When confronted with statistics about the burden that EU regulation places on UK businesses and voluntary bodies (at the last count it was over £38 billion since 1998) a classic Commission response is to blame it on national parliaments and civil servants "gold-plating" EU laws. (Gold plating in this context is when national politicians or bureaucrats add to EU regulations to make them even more cumbersome)
So I was surprised when at a seminar hosted by the Industry and Parliament Trust both David Arculus (former head of the Better Regulation Task Force) and Rick Haythornthwaite (Head, Better Regulation Unit) both agreed that problem of gold-plating was actually a bit of a
white elephant red herring.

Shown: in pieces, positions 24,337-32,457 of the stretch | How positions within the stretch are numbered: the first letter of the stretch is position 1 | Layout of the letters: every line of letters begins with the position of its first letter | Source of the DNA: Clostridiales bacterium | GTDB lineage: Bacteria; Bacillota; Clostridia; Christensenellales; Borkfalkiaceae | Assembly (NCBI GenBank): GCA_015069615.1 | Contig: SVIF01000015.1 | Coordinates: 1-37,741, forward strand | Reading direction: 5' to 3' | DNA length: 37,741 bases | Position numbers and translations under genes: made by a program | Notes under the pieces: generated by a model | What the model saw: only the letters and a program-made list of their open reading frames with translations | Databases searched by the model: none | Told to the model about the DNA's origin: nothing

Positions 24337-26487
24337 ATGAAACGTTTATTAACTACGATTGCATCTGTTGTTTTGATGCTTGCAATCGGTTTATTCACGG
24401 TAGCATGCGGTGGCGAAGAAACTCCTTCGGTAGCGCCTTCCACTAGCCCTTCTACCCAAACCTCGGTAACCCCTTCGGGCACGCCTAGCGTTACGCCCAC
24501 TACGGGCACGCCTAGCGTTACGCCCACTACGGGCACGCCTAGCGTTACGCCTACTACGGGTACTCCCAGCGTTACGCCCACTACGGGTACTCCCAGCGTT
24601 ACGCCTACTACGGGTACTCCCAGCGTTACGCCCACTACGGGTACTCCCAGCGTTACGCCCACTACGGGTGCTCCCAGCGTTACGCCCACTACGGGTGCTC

Rick Haythornthwaite said that he had looked into the issue but found "limited evidence that there had been significant burdens imposed by gold-plating". Similarly David Arculus said, "we could not find much evidence of UK parliament deliberately gold-plating EU law."
Haythornthwaite was also sceptical about the latest EU deregulatory fad - to attempt to cut "administrative burdens"(the amount of forms that regulations require businesses to fill in). The EU Commission recently announced that it intends to cut these burdens by 25%, but as Haythornthwaite implied, this is just a minor issue: "The big price is the policy cost".
Other interesting snippets: they blamed part of the problem on the plethora of regulators in the UK (the average hospital has to comply with rules from 42 different regulators). Blair and Brown are said to both privately be keen on establishing a one-in-one-out rule for business regulation. And both Arculus and Haythornthwaite called for a significant strengthening of parliamentary select committees - particularly the European Scrutiny Committee (as we have also argued).